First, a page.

Ambion deserted medieval village


Heritage Category:
Scheduled Monument
List Entry Number:
Date first listed:
Date of most recent amendment:


Ordnance survey map of Ambion deserted medieval village
© Crown Copyright and database right 2019. All rights reserved. Ordnance Survey Licence number 100024900.
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This copy shows the entry on 19-Jul-2019 at 13:04:09.


The building or site itself may lie within the boundary of more than one authority.

Hinckley and Bosworth (District Authority)
Sutton Cheney
National Grid Reference:
SP 40245 99982

Reasons for Designation

The village, comprising a small group of houses, gardens, yards, streets, paddocks, often with a green, a manor and a church, and with a community devoted primarily to agriculture, was a significant component of the rural landscape in most areas of medieval England, much as it is today. Villages provided some services to the local community and acted as the main focal point of ecclesiastical, and often of manorial, administration within each parish. Although the sites of many of these villages have been occupied continuously down to the present day, many others declined in size or were abandoned throughout the medieval and post-medieval periods, particularly during the 14th and 15th centuries. As a result over 2000 deserted medieval villages are recorded nationally. The reasons for desertion were varied but often reflected declining economic viability, changes in land use such as enclosure or emparkment, or population fluctuations as a result of widespread epidemics such as the Black Death. As a consequence of their abandonment these villages are frequently undisturbed by later occupation and contain well-preserved archaeological deposits. Because they are a common and long-lived monument type in most parts of England, they provide important information on the diversity of medieval settlement patterns and farming economy between the regions and through time.

The site at Ambion is a rare example of an early desertion, probably brought about by the plague which severely diminished the population.


The monument is located on Ambion Hill and the ground which slopes down to woodland on the south side. It is adjacent to the site of the battle of Bosworth and includes earthwork remains of the site of a deserted medieval village.

The village earthworks occupy an extensive area measuring over 160 x 180m. They are contained by a boundary ditch on the south side which is 8m wide and 0.5m deep. A hollow way measuring a maximum of 4m wide and 0.75m deep runs from this boundary north-south through the centre of the site turning eastwards half-way up the slope. A number of house platforms can be identified, notable examples being on the far east and west of the area. The earthworks survive to about 1m in height.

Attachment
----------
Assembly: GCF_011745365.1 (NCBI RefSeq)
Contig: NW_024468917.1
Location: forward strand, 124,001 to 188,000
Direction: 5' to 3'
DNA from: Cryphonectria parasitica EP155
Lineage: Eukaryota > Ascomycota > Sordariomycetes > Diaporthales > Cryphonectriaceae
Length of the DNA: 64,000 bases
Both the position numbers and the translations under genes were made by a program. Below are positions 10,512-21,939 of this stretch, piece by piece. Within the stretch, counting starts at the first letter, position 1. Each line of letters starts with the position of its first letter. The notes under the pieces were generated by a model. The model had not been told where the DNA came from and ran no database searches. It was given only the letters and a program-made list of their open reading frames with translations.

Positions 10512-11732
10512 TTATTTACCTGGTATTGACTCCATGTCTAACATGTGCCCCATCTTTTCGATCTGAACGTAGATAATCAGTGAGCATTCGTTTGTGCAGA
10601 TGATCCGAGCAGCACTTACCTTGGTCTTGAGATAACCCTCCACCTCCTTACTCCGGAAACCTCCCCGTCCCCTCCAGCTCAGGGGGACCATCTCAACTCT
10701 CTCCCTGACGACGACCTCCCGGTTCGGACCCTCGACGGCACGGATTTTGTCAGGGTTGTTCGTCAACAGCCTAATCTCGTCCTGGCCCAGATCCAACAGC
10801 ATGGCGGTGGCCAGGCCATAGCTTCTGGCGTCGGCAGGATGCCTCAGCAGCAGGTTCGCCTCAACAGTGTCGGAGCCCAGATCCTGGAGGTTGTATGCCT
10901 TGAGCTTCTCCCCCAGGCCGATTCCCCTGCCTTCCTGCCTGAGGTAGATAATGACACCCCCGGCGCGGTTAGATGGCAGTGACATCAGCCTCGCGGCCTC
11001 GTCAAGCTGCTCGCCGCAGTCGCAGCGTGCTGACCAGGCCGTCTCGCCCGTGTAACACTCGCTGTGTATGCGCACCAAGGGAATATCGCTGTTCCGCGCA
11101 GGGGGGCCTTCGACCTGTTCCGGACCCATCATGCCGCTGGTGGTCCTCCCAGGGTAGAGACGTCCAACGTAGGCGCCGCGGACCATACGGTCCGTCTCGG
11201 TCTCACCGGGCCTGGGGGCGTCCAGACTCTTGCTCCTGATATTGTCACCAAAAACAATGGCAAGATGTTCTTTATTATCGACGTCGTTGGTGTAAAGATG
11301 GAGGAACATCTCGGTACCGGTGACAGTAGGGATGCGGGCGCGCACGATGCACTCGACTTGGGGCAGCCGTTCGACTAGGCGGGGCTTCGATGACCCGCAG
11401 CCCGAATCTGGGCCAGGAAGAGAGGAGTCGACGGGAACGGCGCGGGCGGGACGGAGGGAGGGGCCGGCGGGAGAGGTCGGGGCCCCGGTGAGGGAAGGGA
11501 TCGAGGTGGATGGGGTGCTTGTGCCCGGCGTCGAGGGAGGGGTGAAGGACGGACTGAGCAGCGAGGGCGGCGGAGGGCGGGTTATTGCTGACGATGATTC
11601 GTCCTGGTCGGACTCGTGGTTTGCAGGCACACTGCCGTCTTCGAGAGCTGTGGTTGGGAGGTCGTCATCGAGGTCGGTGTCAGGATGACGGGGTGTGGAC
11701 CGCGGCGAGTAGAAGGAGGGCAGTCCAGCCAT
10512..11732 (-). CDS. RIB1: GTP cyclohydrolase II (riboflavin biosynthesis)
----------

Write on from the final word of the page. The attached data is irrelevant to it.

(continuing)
The village appears in records between 1271 and 1303 as Anebein or Hanebein. The last known reference is in 1346 and it may have been depopulated by the plague a few years later and never reoccupied. Ambion Hill was the site of Richard III's camp before the battle of Bosworth in 1485 but there is no archaeological evidence of this on the site.

The site today is situated to the west of the battlefield visitor centre, formerly Ambion Hill Farm. Part of the site is used as a car park, the surface of which is excluded from the scheduling, although the ground beneath it is included.

MAP EXTRACT The site of the monument is shown on the attached map extract.


The contents of this record have been generated from a legacy data system.

Legacy System number:
Legacy System:


Books and journals
Hoskins, WG, Essays in Leicestershire History, (1950)


This monument is scheduled under the Ancient Monuments and Archaeological Areas Act 1979 as amended as it appears to the Secretary of State to be of national importance. This entry is a copy, the original is held by the Department for Digital, Culture, Media and Sport.

End of official listing

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